Aperture Desk Job code references unannounced Valve projects, including Half-Life: Alyx 2

Aperture Desk Job Grady teaching you about toilets
(Image credit: Valve)

Valve is having a good year so far (and also had a pretty great 2021, thanks)—part of which was the announcement of an unexpected new game, Aperture Desk Job, set in the Portal universe. It's called a 'short' by the developer, free for everyone, and a week after release one dedicated data-hound has sniffed out a breadcrumb trail that seems to reference up to four unannounced (even if rumoured) Valve projects at the developer.

Tyler McVicker has been finding hints in Valve's code for years, and is himself responsible for some of the leaks that this latest discovery seems to confirm (thanks, VGC). The full video is below, and I'll summarise his findings after:

McVicker says he's found description strings relating to "Citadel, some kind of follow up to Half-Life: Alyx, Counter-Strike: Global Offensive’s Source 2 port and a recreation of the previously cancelled Portal paint game."

Obviously all of this has to be taken with an entire shaker full of salt, as while McVicker provides full documentation here, we simply don't know why these references have been left in the game: it could be as simple as re-using some old work, it could be what McVicker thinks it is, or it could even just be Valve developers toying with us.

Citadel has long been rumoured, as has the Source 2 port of CS: GO (some code in a Dota 2 update last year suggested the project is well underway), but a sequel to Alyx would certainly be a surprise. The Portal paint gun game could be a revival, or it could be old code, or it could be nothing.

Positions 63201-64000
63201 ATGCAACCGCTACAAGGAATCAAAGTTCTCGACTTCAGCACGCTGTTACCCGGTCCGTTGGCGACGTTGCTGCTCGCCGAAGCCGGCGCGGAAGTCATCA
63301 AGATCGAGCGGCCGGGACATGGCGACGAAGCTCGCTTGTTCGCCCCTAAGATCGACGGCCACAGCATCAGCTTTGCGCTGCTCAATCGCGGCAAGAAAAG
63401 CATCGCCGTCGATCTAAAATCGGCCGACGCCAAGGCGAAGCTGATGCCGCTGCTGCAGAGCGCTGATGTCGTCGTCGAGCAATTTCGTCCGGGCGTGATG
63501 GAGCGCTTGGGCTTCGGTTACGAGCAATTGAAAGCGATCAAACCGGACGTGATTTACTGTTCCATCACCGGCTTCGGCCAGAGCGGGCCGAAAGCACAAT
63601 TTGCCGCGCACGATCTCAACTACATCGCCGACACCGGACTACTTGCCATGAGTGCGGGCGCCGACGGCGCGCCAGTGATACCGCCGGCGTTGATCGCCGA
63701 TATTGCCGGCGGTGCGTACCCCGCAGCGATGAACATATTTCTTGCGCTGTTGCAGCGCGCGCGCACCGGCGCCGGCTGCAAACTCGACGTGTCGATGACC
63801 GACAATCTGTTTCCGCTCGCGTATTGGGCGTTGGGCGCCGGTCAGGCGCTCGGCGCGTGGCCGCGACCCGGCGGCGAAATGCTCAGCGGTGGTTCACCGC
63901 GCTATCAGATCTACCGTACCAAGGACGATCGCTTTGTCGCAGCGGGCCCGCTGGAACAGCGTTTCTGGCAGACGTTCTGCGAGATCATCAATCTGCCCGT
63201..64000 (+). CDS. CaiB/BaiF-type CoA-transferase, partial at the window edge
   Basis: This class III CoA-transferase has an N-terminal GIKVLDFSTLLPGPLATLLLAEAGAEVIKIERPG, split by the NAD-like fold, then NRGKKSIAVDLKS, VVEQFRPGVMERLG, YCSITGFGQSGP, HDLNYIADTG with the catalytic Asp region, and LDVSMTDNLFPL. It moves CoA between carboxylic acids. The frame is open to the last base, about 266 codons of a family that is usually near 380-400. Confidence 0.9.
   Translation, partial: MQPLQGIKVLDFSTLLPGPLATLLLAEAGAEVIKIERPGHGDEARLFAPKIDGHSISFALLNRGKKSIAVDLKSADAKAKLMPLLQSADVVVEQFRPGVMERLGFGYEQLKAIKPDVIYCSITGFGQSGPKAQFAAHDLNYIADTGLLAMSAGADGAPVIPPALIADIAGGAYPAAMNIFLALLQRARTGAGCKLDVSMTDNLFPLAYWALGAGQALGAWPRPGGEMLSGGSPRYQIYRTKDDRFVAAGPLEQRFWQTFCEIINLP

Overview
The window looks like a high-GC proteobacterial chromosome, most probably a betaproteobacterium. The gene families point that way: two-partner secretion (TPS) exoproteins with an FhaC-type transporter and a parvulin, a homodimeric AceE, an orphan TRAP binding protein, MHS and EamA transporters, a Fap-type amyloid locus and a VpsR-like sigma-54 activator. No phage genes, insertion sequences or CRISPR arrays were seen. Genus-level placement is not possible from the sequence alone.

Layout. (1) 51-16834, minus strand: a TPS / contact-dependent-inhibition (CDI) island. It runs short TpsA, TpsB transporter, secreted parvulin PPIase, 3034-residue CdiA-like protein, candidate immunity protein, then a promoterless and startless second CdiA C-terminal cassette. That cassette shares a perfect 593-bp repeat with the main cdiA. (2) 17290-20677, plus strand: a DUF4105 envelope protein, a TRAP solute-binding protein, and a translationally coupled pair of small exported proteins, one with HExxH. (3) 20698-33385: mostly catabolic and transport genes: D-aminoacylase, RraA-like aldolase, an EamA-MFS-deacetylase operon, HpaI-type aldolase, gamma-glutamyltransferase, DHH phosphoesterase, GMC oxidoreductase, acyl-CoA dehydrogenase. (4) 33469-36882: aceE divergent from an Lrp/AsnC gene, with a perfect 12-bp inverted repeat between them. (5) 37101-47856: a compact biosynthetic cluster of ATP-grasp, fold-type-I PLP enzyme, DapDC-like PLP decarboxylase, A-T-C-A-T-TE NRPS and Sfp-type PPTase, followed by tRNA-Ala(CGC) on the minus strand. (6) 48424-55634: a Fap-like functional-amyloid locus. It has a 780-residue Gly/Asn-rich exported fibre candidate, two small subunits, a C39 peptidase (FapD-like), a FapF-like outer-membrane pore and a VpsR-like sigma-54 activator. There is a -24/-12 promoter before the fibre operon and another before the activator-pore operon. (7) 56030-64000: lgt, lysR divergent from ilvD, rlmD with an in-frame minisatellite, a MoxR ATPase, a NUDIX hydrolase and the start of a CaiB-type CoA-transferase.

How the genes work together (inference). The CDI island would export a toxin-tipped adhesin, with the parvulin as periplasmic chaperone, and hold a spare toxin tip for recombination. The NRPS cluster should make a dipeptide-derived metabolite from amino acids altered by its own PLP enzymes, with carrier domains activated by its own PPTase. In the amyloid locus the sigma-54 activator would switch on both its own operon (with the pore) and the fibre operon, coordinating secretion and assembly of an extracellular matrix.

Citadel is supposed to be some sort of alien-blasting co-op experience: "This appears to be a Combine vs. Rebels, team-based, squad-based, Class-Based, RTS/FPS hybrid," writes McVicker, "built for both Virtual Reality and Pancake Systems."

A particularly interesting element, however, is the bots. Per the documentation provided these are AI-controlled teammates that develop dynamically over the course of a game. Behaviours listed include:

  • Behavior can go so far as to have a bot dislike, hate and fear other, specific bots, based on game events. A bot can also have a "nemesis."
  • Bots will, over time, mimic the player's behavior in-game.
  • A player can "push" bots.
  • Bots can, and frequently do, speak to other bots, and the player.
  • Bots can hear, see and smell the gamespace, and will react accordingly. 
  • These bots have a structured “schedule,” that can be interrupted by abilities and other player actions. 
  • It is not known how these schedules are created.
  • These can also be referred to as "patrols."
  • Bots have a far superior procedural navigation system; possibly to adjust to a changing playspace. 

The references to the other games are not so substantial, merely confirmation that someone, somewhere at Valve once thought about these projects. Valve's commitment to VR at least makes the Alyx project seem plausible, while Counter-Strike: Global Offensive is as successful as ever but it's also a decade old and will eventually need a successor to keep up with the competition.

Rich Stanton

Rich is a games journalist with 15 years' experience, beginning his career on Edge magazine before working for a wide range of outlets, including Ars Technica, Eurogamer, GamesRadar+, Gamespot, the Guardian, IGN, the New Statesman, Polygon, and Vice. He was the editor of Kotaku UK, the UK arm of Kotaku, for three years before joining PC Gamer. He is the author of a Brief History of Video Games, a full history of the medium, which the Midwest Book Review described as "[a] must-read for serious minded game historians and curious video game connoisseurs alike."